Public transport, bus, rail and taxi, accounts for a little over 1% of Ireland’s overall non-emissions trading scheme carbon emissions and less than one 20th of the emissions from the transport sector. Accordingly, the impact on reducing national CO2 emissions of converting public transport to lower emitting fleets will be limited, though positive and important. Nevertheless, I believe in the leadership benefit of this move to low emission alternatives for public transport. The change will help to promote and normalise the use of non-conventional, lower emitting fuels and technologies.
A clear trajectory towards low emissions has been firmly established in the urban bus fleet. In the short term, we are committed under Project Ireland 2040 to no longer purchasing diesel only buses for the urban public bus fleet from this month onwards. Consequently, the NTA recently initiated a tender competition to award a framework agreement for the supply of double-deck diesel-electric hybrid buses. To help inform a longer-term bus procurement strategy, my Department, together with the NTA, Dublin Bus and Bus Éireann, has undertaken a comprehensive series of low emission bus trials, which will be reported upon shortly. Findings from this trial, alongside EU public fleet procurement requirements set out in the clean vehicles directive, together with ongoing market analysis and research, will collectively inform the NTA's approach to its bus purchase programme in the years ahead. I expect that half of the public urban bus fleet will have moved to lower emitting alternatives by 2023, with full conversion by 2030.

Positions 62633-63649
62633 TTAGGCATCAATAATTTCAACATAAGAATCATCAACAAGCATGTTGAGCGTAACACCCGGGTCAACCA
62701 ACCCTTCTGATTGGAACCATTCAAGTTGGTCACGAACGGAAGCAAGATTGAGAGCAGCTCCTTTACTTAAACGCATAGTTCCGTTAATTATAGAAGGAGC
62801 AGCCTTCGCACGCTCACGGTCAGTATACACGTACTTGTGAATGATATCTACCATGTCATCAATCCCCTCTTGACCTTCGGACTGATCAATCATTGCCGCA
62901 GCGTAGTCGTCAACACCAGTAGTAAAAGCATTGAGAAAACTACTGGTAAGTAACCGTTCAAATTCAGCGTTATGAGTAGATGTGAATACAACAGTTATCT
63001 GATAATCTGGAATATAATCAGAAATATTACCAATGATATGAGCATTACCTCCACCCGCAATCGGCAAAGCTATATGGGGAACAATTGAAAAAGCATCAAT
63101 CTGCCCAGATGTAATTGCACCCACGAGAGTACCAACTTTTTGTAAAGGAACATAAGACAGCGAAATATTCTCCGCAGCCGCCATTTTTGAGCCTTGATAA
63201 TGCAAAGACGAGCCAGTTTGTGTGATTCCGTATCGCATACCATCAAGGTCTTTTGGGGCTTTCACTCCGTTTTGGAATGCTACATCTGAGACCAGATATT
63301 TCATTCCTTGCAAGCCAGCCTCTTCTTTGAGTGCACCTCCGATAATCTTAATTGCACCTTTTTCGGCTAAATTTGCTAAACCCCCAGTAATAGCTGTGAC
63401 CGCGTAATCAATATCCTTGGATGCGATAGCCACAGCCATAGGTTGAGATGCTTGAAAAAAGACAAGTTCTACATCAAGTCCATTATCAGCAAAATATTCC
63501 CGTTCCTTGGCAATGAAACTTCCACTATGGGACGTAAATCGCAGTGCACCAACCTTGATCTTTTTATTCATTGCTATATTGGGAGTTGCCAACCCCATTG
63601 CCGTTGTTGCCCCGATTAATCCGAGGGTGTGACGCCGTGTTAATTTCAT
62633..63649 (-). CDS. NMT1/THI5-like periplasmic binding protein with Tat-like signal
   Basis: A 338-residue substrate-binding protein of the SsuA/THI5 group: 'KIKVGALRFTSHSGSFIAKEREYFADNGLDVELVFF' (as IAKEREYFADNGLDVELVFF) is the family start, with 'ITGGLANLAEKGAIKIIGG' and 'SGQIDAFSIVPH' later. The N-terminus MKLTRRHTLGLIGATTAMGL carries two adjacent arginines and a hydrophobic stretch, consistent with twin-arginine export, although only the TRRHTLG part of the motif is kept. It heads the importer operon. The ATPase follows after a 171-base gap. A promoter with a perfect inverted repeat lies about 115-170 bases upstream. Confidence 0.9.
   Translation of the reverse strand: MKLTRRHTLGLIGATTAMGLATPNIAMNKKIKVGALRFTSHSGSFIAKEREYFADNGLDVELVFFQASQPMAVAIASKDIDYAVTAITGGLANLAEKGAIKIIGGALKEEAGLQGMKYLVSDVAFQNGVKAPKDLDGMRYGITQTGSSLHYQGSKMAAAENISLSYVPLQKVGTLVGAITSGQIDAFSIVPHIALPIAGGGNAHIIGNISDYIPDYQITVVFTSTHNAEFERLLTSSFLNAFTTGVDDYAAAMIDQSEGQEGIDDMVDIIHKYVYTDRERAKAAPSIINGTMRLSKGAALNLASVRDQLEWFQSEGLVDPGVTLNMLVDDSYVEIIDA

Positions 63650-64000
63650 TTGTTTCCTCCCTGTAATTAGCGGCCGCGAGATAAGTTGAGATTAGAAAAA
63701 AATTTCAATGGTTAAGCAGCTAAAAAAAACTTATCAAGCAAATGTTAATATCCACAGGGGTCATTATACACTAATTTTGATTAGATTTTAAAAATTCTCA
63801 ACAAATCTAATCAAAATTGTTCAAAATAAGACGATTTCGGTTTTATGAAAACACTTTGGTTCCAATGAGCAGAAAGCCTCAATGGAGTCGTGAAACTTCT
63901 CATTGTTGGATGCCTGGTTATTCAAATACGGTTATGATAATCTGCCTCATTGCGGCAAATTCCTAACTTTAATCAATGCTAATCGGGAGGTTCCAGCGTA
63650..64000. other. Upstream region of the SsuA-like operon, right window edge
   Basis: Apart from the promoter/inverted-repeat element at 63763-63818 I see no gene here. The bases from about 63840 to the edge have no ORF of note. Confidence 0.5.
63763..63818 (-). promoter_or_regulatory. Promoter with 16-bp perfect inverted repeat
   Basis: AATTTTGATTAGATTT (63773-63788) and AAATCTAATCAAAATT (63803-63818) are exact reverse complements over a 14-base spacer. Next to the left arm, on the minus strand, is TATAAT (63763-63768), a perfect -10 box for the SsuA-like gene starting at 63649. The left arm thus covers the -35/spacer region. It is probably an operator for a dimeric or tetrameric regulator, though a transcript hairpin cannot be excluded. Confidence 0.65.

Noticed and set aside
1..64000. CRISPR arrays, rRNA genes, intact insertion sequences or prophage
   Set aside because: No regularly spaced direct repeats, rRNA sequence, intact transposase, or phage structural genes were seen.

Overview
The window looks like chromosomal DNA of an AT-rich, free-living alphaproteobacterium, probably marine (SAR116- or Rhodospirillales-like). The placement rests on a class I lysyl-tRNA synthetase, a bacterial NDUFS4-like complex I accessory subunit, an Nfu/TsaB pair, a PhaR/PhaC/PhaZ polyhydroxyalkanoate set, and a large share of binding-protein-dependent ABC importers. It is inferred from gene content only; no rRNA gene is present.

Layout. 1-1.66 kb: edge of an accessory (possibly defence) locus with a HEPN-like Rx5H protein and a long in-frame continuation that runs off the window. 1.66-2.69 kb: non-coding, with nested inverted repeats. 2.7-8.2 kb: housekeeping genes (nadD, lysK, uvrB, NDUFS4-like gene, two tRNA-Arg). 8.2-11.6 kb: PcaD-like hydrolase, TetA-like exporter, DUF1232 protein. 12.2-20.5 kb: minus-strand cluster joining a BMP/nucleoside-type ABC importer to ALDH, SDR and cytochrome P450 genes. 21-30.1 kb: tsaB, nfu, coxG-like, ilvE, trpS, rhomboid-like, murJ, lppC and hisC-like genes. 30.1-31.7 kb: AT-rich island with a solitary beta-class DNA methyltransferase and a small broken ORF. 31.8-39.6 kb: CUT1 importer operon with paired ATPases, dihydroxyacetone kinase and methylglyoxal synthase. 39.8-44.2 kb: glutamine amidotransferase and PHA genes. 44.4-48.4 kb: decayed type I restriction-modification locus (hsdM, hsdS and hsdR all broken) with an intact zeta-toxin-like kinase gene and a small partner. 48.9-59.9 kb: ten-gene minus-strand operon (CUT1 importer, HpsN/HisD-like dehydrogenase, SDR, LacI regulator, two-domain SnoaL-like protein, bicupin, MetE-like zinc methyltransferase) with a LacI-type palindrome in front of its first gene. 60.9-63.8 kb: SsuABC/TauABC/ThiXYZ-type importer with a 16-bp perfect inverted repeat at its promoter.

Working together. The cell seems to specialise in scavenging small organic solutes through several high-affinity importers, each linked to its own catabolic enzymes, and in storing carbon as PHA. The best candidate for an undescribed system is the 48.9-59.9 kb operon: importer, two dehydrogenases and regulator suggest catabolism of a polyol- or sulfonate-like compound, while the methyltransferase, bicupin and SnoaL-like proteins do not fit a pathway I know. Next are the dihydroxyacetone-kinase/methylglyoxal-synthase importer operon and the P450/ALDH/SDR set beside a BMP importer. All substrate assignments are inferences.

On the number of low emitting buses on order and to be delivered, I understand that the NTA’s recent framework agreement has indicated that up to 600 buses could be purchased over its duration. The framework will run for 30 months, with the option to extend by up to a further 30 months. The figure of 600 is only indicative and the exact number of vehicles to be purchased will be decided by the NTA annually in line with replacement requirements, capacity needs and funding availability, as well as taking account of developments in other low emitting technologies.
It might also interest the Deputy to note that a similar comprehensive programme of work is well under way to move the commuter rail fleet to low emitting alternatives. We plan to electrify important, heavily used elements of the rail network by creating a full metropolitan area DART network for the greater Dublin area, which is the part of the national rail network that carries over 75% of total rail passengers each year. It will mean high-frequency electrified rail services to Drogheda, Celbridge-Hazelhatch, Maynooth and M3 Parkway, as well as new interchange stations with bus, Luas and metro networks. The NTA and Iarnród Éireann recently commenced a procurement process for the establishment of a ten-year framework agreement for the purchase of the additional lower emitting rail fleet required for this expansion of the DART network.
Collectively, these measures will reduce the carbon footprint of the public transport fleet.